Palantir just scooped up some fresh minds to aid its mission of analyzing the world’s information. Today Y Combinator Summer 2012 startup Voicegem announced its team is joining Palantir, and it will shut down its voice email service in mid-March. Voicegem had delivered over 1 million seconds of voice recordings, but now its makers are moving to a team that’s “truly changing the world.”
Arda Kara and Alexander Blessing came up with the idea for Voicegem while working on computer science master’s degrees at Stanford. They wanted to intimately communicate with their families back in Turkey and Germany, but the time difference made phone calls tough. So they built a simple website and app where you could enter an email address, record a voice message, and have Voicegem send the recipient a link to the web-hosted audio message.
The product got some traction with senior citizens who aren’t as familiar with typing as they are old-fashioned talking. Then Voicegem writes “It became the alternative to a phone call for thousands of people of all ages. Folks ranging from families to language students, aspiring singers to podcasters and universities to businesses.”
But as Hacker News commenter Aaron Brethorst points out, a million seconds of audio recordings cut up into 30-second voice messages meant Voicegem was averaging only 138 recordings per day over its six-month lifespan. That might not have been promising enough to push forward as a full-fledged business, and Voicegem never announced it had raised any additional funding beyond Y Combinator.
The voice-messaging space has also seen some big new competitors emerge. Facebook recently added voice messaging, and last April Voxer raised a massive $30 million round to back its walkie-talkie app. Also, the macro trend points towards seniors growing more computer literate, so they might have had less need for Voicegem over time.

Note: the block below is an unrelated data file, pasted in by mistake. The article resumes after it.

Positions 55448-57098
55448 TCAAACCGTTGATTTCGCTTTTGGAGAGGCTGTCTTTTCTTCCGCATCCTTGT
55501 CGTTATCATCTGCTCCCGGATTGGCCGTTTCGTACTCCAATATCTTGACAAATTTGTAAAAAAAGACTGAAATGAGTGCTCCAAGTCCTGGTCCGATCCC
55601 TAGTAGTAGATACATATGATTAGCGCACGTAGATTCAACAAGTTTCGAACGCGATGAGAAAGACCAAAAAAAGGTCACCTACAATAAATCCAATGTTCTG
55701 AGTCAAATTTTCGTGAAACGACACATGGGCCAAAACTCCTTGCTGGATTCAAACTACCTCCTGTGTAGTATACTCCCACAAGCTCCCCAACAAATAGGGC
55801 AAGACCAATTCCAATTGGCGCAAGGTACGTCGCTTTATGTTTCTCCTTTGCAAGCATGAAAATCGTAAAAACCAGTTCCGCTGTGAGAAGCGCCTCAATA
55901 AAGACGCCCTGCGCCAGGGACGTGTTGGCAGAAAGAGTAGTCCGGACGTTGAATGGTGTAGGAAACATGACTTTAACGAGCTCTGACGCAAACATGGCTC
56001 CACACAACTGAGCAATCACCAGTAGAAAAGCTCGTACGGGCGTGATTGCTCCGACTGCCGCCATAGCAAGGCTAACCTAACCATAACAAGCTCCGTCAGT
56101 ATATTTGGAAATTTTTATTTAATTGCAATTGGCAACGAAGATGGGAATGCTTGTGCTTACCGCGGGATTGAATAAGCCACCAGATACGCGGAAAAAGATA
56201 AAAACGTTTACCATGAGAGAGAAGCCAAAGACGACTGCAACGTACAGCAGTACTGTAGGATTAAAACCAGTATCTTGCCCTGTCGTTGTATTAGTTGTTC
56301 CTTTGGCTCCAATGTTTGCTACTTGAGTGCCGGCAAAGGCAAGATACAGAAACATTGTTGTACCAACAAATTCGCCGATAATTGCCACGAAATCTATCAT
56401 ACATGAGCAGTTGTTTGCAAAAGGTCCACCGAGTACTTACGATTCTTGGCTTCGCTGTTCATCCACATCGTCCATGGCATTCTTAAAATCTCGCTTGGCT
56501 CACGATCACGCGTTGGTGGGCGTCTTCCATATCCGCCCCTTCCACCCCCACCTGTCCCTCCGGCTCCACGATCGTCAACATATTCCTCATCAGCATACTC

But that didn’t mean Kara and Blessing’s skills in the voice space should go to waste. Private companies and governments transmit enormous amounts of audio but don’t do much to make sense of it. Palantir’s purpose is to “radically change how groups analyze information,” so it has to know how to crunch voice data. We’re awaiting comment from the Voicegem and Palantir teams, but we bet the startup’s team will be helping Palantir turn audio into insight.
We do know that the Voicegem team will be leaving its Palo Alto headquarters and moving to Palantir’s New York office to join its engineering team. Palantir isn’t picking up Voicegem’s product or data, though, so it’s stopped accepting new users and will shut down entirely on March 15th.
The acqhire is another example of how top-tier accelerators are becoming talent feeders for big tech companies. The exhaustive process of building a startup gives young entrepreneurs valuable skills that are attractive even if their first companies don’t pan out. Eventually, you have to decide if you want to ride out your own focused business idea, or play a small part in something bigger. It seems Voicegem chose impact over control.